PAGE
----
“Boardwalk Empire” thoughts, Season Four, Episode Four: “All In”

* A much stronger episode, thank goodness. Honestly the smiles of Erik LaRay Harvey and Michael Stuhlbarg alone would likely ensure I enjoyed myself, but the strength of the ep is owed in large part to a comparatively rare use of parallel-storyline structure: a criminal’s night out. Nucky hangs out with Rothstein and Lansky; Purnsley hangs out with Narcisse; Van Alden hangs out with the Capones; Eddie hangs out with the other Capone; College Boy hangs out with the other college kids.

* Solid opening on the big collection guy going up the stairs. A lot of attention to the sound of his breathing, the sound of the stairs, his weariness. I’ve said this before, but this is the kind of thing this show can do to tell a story that a lot of others can’t.

* Waxy Gordon, King Solomon, John Torrio, Arnold Rothstein, Joe Masseria — a nationwide criminal conspiracy indeed. Wow, the hayseed’s a real fucking G-man! There are three points of interest here. The first is that Knox has cottoned to an idea that even “organized crime” hadn’t really figured out yet, at least on a formal basis; that would be the eventual innovation of Luciano and Lansky, which is why, I’d imagine, Lansky as up-and-comer factored so heavily into the back half of the episode.

* The second is that J. Edgar Hoover, despite his domineering presence even at this early stage in his career, remained a skeptic of “the mafia” and the organizational system developed by Luciano and Lansky for ages. So my “oh shit, they’ve figured it out already” reaction was immediately tempered by my real-world knowledge that it would be a long, long time — not until Appalachin made it impossible to ignore — before Hoover really sussed out what was going on.

* The third is that Knox is someone we’re rooting against. For one thing, that’s funny, given how the G-men were the heroes of old Hollywood. For another, it’s because he was introduced to us as a Todd-style cornfed sociopath; now, it seems, it was simple intolerance for law-enforcement corruption that drove him to set up his partner for death, but that’s hardly more appealing in the context of this show.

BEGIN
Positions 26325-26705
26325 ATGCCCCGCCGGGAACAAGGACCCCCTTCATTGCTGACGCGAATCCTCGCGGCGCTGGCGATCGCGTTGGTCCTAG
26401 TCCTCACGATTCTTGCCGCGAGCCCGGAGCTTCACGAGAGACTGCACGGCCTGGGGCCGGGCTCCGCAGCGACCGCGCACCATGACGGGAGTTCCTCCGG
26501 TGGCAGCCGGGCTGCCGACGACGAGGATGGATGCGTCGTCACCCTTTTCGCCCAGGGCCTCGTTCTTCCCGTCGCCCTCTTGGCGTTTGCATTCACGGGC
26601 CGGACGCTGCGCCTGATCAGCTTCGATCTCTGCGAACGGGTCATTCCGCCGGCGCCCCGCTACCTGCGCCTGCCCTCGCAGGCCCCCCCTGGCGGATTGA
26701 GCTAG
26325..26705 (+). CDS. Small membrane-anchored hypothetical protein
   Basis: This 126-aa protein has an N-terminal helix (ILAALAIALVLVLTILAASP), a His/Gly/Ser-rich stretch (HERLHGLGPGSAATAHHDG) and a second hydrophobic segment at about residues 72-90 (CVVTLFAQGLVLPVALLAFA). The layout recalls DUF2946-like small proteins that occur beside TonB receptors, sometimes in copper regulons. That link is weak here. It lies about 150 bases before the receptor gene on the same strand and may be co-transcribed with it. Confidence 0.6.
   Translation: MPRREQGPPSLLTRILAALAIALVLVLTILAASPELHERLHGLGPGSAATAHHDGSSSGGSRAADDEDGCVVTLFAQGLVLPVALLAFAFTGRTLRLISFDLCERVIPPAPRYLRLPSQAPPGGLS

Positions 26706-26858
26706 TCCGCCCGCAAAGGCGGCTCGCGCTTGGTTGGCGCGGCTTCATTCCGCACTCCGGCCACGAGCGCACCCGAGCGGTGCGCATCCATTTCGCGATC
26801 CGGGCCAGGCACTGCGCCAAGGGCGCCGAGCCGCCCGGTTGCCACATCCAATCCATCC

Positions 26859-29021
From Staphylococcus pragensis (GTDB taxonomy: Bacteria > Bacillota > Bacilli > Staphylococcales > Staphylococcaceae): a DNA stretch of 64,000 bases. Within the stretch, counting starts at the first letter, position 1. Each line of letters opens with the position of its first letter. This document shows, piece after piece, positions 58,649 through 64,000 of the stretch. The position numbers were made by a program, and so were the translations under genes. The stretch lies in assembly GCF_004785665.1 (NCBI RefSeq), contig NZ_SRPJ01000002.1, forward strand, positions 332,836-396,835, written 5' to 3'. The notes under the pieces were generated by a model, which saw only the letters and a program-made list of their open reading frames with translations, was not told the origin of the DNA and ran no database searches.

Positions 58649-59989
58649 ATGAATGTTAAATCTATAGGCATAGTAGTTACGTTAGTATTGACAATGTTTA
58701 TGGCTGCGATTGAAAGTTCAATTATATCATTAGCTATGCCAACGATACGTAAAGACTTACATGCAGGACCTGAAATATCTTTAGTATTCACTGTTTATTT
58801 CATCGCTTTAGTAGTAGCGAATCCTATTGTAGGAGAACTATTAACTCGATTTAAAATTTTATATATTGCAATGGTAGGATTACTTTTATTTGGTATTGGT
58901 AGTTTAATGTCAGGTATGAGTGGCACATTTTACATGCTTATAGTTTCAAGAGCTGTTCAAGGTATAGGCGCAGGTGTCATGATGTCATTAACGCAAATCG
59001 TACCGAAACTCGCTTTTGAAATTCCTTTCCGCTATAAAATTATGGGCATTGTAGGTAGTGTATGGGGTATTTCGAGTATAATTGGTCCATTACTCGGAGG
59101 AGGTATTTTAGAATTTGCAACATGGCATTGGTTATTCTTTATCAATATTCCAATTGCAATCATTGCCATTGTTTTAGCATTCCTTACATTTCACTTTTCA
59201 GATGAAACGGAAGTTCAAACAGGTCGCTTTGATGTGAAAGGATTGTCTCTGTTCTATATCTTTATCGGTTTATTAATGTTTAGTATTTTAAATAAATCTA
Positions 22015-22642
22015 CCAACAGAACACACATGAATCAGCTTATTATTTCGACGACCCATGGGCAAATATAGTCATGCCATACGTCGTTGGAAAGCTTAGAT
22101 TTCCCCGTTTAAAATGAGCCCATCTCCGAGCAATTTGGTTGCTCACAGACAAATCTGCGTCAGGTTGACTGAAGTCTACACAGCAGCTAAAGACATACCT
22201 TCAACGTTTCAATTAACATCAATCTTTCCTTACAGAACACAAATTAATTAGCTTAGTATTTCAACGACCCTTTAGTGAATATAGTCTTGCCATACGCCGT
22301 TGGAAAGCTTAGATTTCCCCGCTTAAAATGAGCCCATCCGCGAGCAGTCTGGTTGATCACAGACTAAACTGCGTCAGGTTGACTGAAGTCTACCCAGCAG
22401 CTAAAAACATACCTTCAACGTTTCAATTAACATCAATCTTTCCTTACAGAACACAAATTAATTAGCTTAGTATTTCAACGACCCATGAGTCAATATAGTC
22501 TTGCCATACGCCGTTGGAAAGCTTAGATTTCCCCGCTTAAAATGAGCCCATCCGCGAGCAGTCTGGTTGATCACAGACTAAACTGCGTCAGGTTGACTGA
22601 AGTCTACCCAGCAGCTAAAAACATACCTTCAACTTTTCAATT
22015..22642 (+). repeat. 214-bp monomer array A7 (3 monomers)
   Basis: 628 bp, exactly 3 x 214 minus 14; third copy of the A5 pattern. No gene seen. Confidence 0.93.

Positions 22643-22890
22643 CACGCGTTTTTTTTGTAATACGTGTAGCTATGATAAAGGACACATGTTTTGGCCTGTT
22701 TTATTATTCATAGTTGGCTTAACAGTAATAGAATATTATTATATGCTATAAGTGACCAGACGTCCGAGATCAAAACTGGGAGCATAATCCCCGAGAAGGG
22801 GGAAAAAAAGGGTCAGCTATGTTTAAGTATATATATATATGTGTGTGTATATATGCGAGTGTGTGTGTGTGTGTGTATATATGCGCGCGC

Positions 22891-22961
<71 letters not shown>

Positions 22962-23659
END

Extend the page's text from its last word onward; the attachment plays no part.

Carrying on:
* That Eddie must be the weakest link for which Knox was searching was apparent from the moment they cut directly from Knox to Eddie. Sad — I was so happy to watch the guy have such a great time! I like when grown men are rewarded for competence and cooperation, and I like when they get along, the way Eddie and the Capone brother did. Natural friends! Who knew! Really weirdly crushing to watch dignified Eddie get carted off in the end.

* “I shall protect it with my life.” “Don’t be so dramatic. It’s only money.” That’s Nucky’s attitude in a nutshell, as expressed again in his trouncing of Rothstein at the poker table. In one of the best pieces on the show I’ve ever read, Tim O’Neil really nails this aspect of Nucky’s character, particularly in relation to the vicious, unreconstituted gangsters against whom he squares off.

* You could probably contrast both Nucky’s “it’s okay to lose sometimes” attitude and Rothstein’s usually fruitful zeal for winning with Lansky’s approach, a kind of third way where a sound appraisal of business prospects is backed up with absolutely merciless violence. Lansky used the latter as a tool to support the former; they were both vital, but he knew the cart from the horse.

* “Happy? You’re there to get an education. You think I’M happy?” That line of Eli’s was by far the best thing about the still-regrettable College Boy storyline, which was thuddingly predictable, if admirably disgusting.

* The Capone brothers are doing a collection? Sold. Marvelous casting once again — they could not look or seem more different, yet their fraternal chemistry and camaraderie is indelible. Even the corny bit where the lady who answered the door at the collection spot instantly warmed up to the handsome Capone got over on pure charm. (That said, I still have no idea what the brothers’ names are, other than “Bottles.”)

* “Don’t we know each other, Arnold?” “One would have thought so.” Rothstein thought he was serving Nucky there, but wound up serving himself.

* Dr. Narcisse is pretty obnoxious. How did Marcus Garvey put up with him? He’s vain and pretentious, as well as being an enormous hypocrite, though that’s nothing new.

* Rothstein busting Nucky’s chops at the poker table was delightful, especially in contrast to Nucky’s inflappability. I loved his ghostly pallor, and that reptilian smile that curdled on his face when he lost. And I loved his gentle chiding of the increasingly infuriated Lansky over the anti-semite player: “Meyer, it’s all an aspect of the contest.”

* “There is a time for levity.” Man, remember when Van Alden was more than just the comic relief? I’m not even complaining, that’s a great use to put a person who looks and sounds like Michael Shannon to, though I do wonder how much longer he’ll last on the show as his Hollywood utility grows. But there was a time when he was the Richard figure, mysterious and terrifying and emotionally crippled. Now he’s someone the jocularly homicidal Capone brothers take into their bosom.

* Lansky’s smile as he gets a taste of the big time was a crucial tell. He’s the true steel, as they’d say in A Song of Ice and Fire, but up until this point not a macher. It’s new, and he allowed himself to enjoy it.

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